PHILADELPHIA (AP) – America loves March Madness because America loves an underdog.
A twist: While the run to the top of the Tiny Saint Peter’s Grand Finals is in full swing, it’s also the latest example of how something once considered a miracle at the NCAA Tournament can be. become more popular in the coming years.
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The Peacocks, Sunday’s North Carolina 8 seed with a trip to New Orleans on the straight, joined the Florida Gulf Coast and Oral Roberts as the third 15th seed in a decade to reach the second weekend of the game. Tournaments . Since the group stage expanded to 64 teams in 1985, the 15 seeds have had a 14-140 record. Eight of those 14 wins came from 2012.
Coach Shaheen Holloway’s Peacocks was the first 15 to make it to the Elite Eight. And while America is following the story of Saint Peter – who doesn’t love a school for 2,200 working students on a busy Jersey City street trying to fit screws into Tobacco Street? – It is the Peacocks that are soaking it without taking that seeding seriously.
“Some of them feel like they belong in those schools,” said Holloway, who started this run with a win over Kentucky and beat Purdue on Friday night.
Four years ago, the unthinkable in March Madness was no longer a utopia. The 16th seed, UMBC, topped Virginia in the first round. This year, three of the four No. 1 spots have disappeared after Sweet 16. Only Kansas, against 10th seed Miami on Sunday, is left.
The explanations for the growing parity in universities come from all angles.
Holloway is among those who say that the era of one-and-done, stemming from the rule that players enter the NBA team after a year of college, may have subtly shifted advantage to other players. The show doesn’t pursue those types of players and therefore spends time together to build a team.
“You get the Kentuckys of the world with all these great players,” said Florida Gulf Coast athletic director Ken Kavanagh. “Yes, it worked well with Carmelo Anthony (at Syracuse in 2003), but other teams, it didn’t work well because you’re playing older teams, teams that have played together for four years.”
Another factor is the recently liberalized transfer rules that allow players to transfer schools without having to sit out a year. Some see it as a factor that can also reduce team building.
Miami coach Jim Larrañaga, who led George Mason to the Finals as the 11th seed in 2006, said: “The kids want to be closer to home but away. thought I could start at another school. ‘”
Another part of this development comes from the rise of AAU and summer leagues that get all the players familiar with each other before they even hit the college floor. While their program couldn’t be more different, Sunday won’t mark the first time players from Saint Peter’s have played against those from North Carolina; Tar Heels list includes three McDonald’s All-American in Caleb Love, RJ Davis and Armando Bacot.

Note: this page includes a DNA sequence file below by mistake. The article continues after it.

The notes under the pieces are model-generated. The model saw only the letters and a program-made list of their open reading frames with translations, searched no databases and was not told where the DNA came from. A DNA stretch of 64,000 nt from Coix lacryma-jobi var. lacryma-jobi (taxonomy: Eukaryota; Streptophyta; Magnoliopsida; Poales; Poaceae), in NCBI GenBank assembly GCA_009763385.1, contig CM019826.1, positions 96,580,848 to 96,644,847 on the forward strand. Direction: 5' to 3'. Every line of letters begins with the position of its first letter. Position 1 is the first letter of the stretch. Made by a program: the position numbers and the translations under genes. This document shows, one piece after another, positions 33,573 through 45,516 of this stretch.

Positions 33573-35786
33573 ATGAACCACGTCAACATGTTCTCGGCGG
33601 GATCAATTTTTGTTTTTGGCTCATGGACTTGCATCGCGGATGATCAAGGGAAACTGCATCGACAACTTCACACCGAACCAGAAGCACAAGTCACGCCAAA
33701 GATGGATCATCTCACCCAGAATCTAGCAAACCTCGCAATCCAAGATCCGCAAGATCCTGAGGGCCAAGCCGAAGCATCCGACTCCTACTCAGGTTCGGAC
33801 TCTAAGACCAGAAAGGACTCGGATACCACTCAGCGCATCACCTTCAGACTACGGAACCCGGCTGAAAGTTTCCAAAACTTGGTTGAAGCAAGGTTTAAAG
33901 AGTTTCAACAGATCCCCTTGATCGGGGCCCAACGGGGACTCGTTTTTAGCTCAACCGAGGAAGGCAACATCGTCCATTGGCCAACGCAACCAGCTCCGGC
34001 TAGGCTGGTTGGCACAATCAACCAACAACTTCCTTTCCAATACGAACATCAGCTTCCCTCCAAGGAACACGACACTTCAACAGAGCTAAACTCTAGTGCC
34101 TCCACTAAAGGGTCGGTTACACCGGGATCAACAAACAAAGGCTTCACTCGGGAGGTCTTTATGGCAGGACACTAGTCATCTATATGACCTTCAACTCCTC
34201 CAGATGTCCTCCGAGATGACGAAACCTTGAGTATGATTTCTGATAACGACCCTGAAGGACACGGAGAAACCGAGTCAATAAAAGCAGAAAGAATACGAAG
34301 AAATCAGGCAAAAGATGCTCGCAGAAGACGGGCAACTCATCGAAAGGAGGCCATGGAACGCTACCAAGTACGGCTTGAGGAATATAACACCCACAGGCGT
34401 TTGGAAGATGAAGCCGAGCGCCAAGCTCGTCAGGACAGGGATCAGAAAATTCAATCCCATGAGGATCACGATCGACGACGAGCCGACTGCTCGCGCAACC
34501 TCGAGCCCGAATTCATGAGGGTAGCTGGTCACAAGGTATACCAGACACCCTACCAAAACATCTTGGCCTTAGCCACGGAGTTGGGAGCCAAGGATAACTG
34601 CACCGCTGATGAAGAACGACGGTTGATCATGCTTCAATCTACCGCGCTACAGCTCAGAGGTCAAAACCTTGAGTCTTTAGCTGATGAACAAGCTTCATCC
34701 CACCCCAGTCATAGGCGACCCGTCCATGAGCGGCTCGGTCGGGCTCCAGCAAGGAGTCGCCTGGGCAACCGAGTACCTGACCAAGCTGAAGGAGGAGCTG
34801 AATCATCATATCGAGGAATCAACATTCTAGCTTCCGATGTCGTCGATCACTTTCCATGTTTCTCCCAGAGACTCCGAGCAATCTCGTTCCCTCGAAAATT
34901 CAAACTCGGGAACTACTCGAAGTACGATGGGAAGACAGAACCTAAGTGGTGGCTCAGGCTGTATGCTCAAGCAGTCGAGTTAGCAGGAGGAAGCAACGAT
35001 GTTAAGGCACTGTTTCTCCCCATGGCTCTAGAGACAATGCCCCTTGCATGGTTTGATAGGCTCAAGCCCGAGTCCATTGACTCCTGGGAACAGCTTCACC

“We definitely went up against most of these guys,” said Peacocks forward KC Ndefo. “At the end of the day it’s just basketball.”
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However, nothing can make basketball more beautiful than when the teams come “out of nowhere”.
Remember Jim Valvano looking for someone to hug? His North Carolina State team, which brought the word “Cinderella” to the March Madness dance, was a #6 seed (in the 52-team field). Two years later, Rollie Massimino’s Villanova team finished eighth when they beat Georgetown.
The story of Butler’s young schoolboy – the group working out in the gym where they filmed “Hoosiers” – is a beauty. The Bulldogs were the 5th seed when they reached the 2010 national finals.
Wichita State reached the Finals as the 9th seed in 2013. Before that, VCU and George Mason of Larrañaga reached the 4th round as the 9th seed.
UCLA made it last year as 11. But that’s UCLA.
North Carolina could make it into this year with 8th place. But that’s North Carolina. According to FanDuel Sportsbook, The Tar Heels are 8 teams with 1/2 point handicap compared to Saint Peter’s.
“The coach told us he never considered seeding and he never really cared,” said Bacot, whose team has now beaten No. 1 (Baylor) and No. 4 (UCLA) to come in the show’s 21st Quarter Final match.
However, there is something magical about that number – “15” – placed next to the name “Saint Peter” in brackets.
That will always be true, Holloway insisted, whether this is the last time a team like him has come this close – or the first of many to come.
“Yes, we are the underdogs. Yes, we are the Cinderella team,” Holloway said. “But at the end of the day, we are a team that is growing as strong as anyone else. You take the name off the front of the shirt, it really doesn’t matter.”
By EDDIE PELLS AP National Writer… AP Sports Writers John Marshall and Jay Cohen contributed to this report.
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https://baltimore.cbslocal.com/2022/03/26/miracle-trend-saint-peters-sign-parity-ncaa/ A miracle or a trend? Signs of Peer in the NCAA – CBS Baltimore by Saint Peter